Virgin Australia has come under fire over its poor in-flight entertainment options on domestic flights. Virgin’s Boeing 737 aircraft aren’t fitted with seatback entertainment screens. Instead, passengers can stream content to their own mobile devices via the Virgin Australia Entertainment App.
There is nothing inherently wrong with Virgin in-flight entertainment being streamed to passengers’ mobile devices. But our members have found that Virgin’s entertainment App lacks content. Further, many of the movies and TV shows available for viewing are second-rate programs.
I just got off a return trip SYD – OOL and the in flight entertainment on the app was woeful! The amount of content is drastically less than before, the quality was also lacking and there was almost no TV shows at all which are much better for a short flight when you can’t fit a 2 hour movie in. The TV shows that were offered were mid season (such as from ep 8) and not even from the start, so pointless watching unless you watch the show already.
As well as having a lack of content, Virgin’s in-flight entertainment is also not updated frequently enough. Many of Virgin’s frequent flyers have already viewed most of the content on the Virgin Australia Entertainment App.
I’m more concerned with the turnover rather than the amount. The amount of shows and movies they have is decent enough, the problem is they don’t rotate them so anyone who flies even semi-regularly has nothing to watch as they’ve seen everything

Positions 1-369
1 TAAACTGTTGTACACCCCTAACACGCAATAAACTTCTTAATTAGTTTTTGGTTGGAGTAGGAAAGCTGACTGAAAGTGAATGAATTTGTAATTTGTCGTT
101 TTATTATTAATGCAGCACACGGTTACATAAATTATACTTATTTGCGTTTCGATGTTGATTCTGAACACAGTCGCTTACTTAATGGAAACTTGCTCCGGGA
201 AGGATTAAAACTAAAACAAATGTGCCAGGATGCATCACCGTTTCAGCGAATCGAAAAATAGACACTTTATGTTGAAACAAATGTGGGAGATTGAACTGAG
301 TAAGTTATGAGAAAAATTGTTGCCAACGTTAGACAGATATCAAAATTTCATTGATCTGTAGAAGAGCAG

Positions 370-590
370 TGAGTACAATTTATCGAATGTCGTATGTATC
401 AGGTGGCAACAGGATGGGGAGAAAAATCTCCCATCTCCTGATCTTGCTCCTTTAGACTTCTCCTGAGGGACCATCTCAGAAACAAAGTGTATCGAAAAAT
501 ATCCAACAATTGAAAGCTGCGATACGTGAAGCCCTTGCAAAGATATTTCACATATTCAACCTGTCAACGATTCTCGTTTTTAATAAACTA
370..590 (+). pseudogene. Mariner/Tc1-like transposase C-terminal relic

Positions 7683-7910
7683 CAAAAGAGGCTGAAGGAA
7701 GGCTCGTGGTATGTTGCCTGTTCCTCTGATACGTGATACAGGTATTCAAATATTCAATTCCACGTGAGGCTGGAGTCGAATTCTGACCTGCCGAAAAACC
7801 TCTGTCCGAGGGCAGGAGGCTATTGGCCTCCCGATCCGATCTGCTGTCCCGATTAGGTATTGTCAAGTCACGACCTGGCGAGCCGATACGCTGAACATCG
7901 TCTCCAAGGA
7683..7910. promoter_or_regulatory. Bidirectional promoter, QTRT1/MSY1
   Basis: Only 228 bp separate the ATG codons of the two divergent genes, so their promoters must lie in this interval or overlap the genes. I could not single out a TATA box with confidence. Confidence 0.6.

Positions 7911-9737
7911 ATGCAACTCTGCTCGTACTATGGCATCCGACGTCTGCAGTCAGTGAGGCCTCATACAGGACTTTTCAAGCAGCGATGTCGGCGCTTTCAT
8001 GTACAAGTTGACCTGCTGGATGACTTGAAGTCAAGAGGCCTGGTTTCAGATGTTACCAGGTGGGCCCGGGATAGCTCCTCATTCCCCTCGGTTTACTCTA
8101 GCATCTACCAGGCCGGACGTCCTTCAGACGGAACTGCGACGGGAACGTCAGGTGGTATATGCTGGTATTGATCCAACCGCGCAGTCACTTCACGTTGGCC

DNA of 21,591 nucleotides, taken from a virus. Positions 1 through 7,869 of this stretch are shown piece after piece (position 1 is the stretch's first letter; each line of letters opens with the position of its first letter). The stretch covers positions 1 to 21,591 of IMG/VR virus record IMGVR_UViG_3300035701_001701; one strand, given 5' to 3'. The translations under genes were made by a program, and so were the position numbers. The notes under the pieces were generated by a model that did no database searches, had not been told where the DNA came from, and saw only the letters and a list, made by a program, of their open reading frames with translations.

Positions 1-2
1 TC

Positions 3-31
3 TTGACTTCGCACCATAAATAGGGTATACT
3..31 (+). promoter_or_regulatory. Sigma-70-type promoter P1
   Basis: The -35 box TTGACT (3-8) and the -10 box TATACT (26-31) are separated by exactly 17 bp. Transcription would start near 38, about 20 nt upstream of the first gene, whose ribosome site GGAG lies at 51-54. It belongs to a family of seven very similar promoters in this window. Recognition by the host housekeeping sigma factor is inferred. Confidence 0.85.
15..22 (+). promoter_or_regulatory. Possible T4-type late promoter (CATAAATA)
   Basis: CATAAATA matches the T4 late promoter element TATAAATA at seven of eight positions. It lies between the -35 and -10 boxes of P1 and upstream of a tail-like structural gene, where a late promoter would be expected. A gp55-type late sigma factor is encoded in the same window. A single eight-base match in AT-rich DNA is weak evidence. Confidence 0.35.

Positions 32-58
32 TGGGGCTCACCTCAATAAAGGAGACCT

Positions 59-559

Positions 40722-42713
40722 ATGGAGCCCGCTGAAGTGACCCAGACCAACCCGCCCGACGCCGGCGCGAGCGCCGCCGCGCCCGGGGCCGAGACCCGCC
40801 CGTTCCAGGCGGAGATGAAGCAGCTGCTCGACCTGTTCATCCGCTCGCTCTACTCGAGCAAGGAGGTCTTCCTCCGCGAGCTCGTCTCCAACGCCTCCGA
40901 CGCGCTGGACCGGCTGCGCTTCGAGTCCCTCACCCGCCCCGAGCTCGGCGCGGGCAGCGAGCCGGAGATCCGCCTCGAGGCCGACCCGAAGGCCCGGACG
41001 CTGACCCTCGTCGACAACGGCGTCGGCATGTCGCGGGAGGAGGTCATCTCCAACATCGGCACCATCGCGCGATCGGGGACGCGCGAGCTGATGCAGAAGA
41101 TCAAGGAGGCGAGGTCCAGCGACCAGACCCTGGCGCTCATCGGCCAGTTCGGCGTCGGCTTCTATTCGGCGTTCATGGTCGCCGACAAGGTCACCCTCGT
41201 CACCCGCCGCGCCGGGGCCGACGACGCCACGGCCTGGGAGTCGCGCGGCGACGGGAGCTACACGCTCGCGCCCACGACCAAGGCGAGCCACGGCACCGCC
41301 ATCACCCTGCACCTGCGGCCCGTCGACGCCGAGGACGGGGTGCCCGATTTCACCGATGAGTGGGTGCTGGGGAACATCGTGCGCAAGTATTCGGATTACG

If you’re a regular Virgin Australia flyer, it may be worth loading a few extra movies onto your device or brining a book when you fly.
Virgin in-flight entertainment is delivered via the Virgin Australia Entertainment app on all Boeing 737 services. These aircraft are used on most domestic flights, as well as services to New Zealand, Bali, Papua New Guinea and the Pacific Islands. Thankfully, Virgin offers a greater range of in-flight entertainment content via seatback screens on its Airbus A330s and Boeing 777s. These planes are used on flights to Los Angeles, Hong Kong and some services to Perth.
Qantas in-flight entertainment is delivered via Q-Streaming on around half of Qantas’ Boeing 737s, Boeing 717s and domestic A330 aircraft. Passengers can similarly stream content to their own devices using the Qantas Entertainment App. But Qantas offers a vastly superior range of content via Q-Streaming than Virgin does through its Virgin Australia Entertainment App.
By comparison, last time I took a QF flight with Q-streaming there was so much interesting content that I couldn’t decide what to watch.
What do you think of Virgin Australia’s in-flight entertainment? Join the discussion on the Australian Frequent Flyer forum: What happened to the in-flight entertainment?